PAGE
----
The British death toll from the Nairobi attacks has risen to six, according to the Defence Secretary. Philip Hammond spoke on Monday evening following a meeting of the government’s emergency COBRA committee, attended by David Cameron.
The British nationality of the sixth victim has yet to be confirmed, but Hammond said he understood that six Britons had perished in the attack, while warning that the figure could yet still rise. "Our current best estimate is we now have six British nationals who have died in this incident,” Hammond told reporters.
"Of the additional two, one is confirmed and another one we believe to be a British national and we are awaiting final confirmation but we are pretty certain we now have six British nationals who have died. The total number of people dead we believe exceeds 60 and it is possible we will discover further British nationals once the building is fully secure."
Hammond could not confirm reports that British nationals had been involved in the planning or execution of the attack. "I've seen those reports but there's no evidence to support those claims," he said, adding: "We have been in touch with the Kenyan authorities throughout. We have excellent lines of communication with them.
"As the Prime Minister made clear, we have said we will provide them with any assistance which they request. We haven't yet been asked to provide any assistance beyond broad background advice. We maintain continuous contact with the Kenyan authorities and with our own diplomatic post in Nairobi. We'll be monitoring the situation very carefully as it develops overnight."
Hammond told reporters six Britons are now believed to have been killed
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Earlier, Kenyan police said three terrorists had been killed and others injured as security forces moved into the Westgate complex in an attempt to bring the three-day stand-off to an end. Eleven soldiers from the Kenyan Defence Force (KDF) were also wounded in the fighting.
The official Kenyan police Twitter feed reported that more than 200 civilians had been rescued as troops took control of all the floors of the mall. "Chances of any terrorists sneaking and escaping are very slim. KDF troops have sealed all possible escape routes," it said.
"Fire started in the building by the terrorists to distract the ongoing operation is being managed by fire fighters from different agencies."
The Kenyan authorities have said that 62 civilians have now been confirmed dead while 65 people were being treated in hospital. The start of the final assault was heralded by a series of loud blasts and a barrage of gunfire as a pall of thick black smoke began to rise over the mall.
The chief of the Kenyan defence forces, General Julius Karangi, said the Islamist militants who carried out the attack - thought to number around 10 to 15 - included fighters from various countries.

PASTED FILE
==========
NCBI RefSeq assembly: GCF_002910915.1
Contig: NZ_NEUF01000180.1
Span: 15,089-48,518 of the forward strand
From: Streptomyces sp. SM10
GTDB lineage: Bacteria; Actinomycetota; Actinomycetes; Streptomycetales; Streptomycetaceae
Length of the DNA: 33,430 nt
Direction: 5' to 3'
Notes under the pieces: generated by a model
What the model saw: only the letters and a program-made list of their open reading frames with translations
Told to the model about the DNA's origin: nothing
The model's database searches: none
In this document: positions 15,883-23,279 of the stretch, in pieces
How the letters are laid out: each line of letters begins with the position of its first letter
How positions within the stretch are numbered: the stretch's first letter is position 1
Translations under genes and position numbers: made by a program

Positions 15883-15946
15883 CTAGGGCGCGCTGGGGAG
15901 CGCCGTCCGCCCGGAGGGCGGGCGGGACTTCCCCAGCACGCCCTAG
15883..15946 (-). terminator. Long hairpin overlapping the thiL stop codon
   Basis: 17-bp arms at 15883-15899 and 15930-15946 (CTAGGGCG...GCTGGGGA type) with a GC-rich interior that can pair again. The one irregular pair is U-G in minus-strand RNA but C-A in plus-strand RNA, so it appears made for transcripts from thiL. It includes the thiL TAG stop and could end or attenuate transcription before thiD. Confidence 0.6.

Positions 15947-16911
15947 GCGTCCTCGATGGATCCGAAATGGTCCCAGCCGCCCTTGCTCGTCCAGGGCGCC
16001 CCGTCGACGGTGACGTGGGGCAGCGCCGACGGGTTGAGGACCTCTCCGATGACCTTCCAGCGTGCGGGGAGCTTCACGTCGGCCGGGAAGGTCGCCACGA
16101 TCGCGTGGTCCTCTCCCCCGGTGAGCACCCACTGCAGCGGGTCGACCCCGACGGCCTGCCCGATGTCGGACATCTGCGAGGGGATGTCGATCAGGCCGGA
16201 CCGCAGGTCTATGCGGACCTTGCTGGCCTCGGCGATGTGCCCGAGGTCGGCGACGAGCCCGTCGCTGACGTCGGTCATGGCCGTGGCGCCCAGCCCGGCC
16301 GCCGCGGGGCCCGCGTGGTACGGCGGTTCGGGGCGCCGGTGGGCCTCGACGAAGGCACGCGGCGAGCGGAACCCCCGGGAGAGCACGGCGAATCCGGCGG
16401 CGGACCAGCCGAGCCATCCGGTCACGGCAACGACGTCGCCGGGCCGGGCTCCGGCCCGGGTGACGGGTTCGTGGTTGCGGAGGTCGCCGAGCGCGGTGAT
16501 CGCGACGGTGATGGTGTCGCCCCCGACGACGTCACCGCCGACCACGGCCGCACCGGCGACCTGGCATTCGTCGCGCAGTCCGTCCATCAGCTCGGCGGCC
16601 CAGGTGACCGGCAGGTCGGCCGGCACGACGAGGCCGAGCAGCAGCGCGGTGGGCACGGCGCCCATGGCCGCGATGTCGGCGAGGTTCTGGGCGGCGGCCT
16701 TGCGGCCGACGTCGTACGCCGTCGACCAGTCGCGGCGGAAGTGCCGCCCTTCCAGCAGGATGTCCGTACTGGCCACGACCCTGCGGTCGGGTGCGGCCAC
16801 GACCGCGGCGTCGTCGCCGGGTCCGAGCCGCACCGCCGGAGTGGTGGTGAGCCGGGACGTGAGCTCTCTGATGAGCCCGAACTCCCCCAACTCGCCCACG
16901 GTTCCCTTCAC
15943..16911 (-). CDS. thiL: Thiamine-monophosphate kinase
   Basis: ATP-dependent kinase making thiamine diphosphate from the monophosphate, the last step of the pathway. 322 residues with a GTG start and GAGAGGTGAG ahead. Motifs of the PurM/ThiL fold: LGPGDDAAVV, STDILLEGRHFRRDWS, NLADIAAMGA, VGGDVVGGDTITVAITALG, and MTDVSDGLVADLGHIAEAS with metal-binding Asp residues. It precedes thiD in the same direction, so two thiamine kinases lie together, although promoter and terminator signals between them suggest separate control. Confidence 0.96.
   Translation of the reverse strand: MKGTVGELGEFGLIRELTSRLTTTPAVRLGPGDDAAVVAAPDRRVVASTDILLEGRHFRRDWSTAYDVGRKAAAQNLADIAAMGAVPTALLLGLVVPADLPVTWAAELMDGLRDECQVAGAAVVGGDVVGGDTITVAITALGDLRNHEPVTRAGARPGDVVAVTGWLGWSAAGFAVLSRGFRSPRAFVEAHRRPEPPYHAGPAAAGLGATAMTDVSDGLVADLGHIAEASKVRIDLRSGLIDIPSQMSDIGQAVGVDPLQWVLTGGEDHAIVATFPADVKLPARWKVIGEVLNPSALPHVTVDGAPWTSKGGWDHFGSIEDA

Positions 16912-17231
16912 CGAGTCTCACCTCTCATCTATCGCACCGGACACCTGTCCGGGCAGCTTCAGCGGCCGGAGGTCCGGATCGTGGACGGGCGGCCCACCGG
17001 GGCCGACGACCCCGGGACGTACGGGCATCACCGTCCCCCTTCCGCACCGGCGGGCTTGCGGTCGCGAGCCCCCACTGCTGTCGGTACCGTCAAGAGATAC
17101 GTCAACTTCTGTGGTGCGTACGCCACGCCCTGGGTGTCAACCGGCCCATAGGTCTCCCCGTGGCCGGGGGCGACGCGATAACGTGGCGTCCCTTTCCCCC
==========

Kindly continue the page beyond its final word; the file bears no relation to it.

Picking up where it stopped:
"We have an idea who these people are and they are clearly a multinational collection from all over the world," he said. Responsibility for the attack as been claimed by al-Shabab - an Islamist group based in neighbouring Somalia with links to al Qaida.
Kenyan troops have been taking part in an African Union force involved in helping the Somali government to wrest back control of the country from al-Shabab. Earlier, a Twitter account purporting to belong to an al-Shabab spokesman named a 24-year-old man from London as one of the gunmen.
Civilians evacuate the mall after the attack
The @hsm_press2 account listed a string of names it claimed were involved in the attack before being closed down, as previous usernames linked to the terrorist group had been. The Foreign Office had said earlier it was investigating suggestions that British terrorist suspect Samantha Lewthwaite - known as the "White Widow" - who was married to one of the 7/7 bombers, was among the attackers, after initial reports that a number of women were involved.
However the Kenyan authorities have now said all the militants were male, although some are said to have been dressed as women. Speaking on Sunday, Cameron was at pains to stress that the perpetrators did not represent the majority of Muslims but carried out the atrocity "in the name of terror, violence and extremism".
"These appalling terrorist attacks that take place, where the perpetrators claim they do it in the name of a religion, they don't," he said. "They do it in the name of terror, violence and extremism and their warped view of the world."
Cameron, who was staying with the Queen at Balmoral, returned to London to chair this evening's meeting of Cobra. The crisis began on Saturday when 10 to 15 al-Shabab extremists stormed the mall, throwing grenades and firing on terrified shoppers. The terrorists roamed through the complex reportedly seeking to separate Muslims - who were allowed to leave - from non-Muslims, who were killed or taken hostage.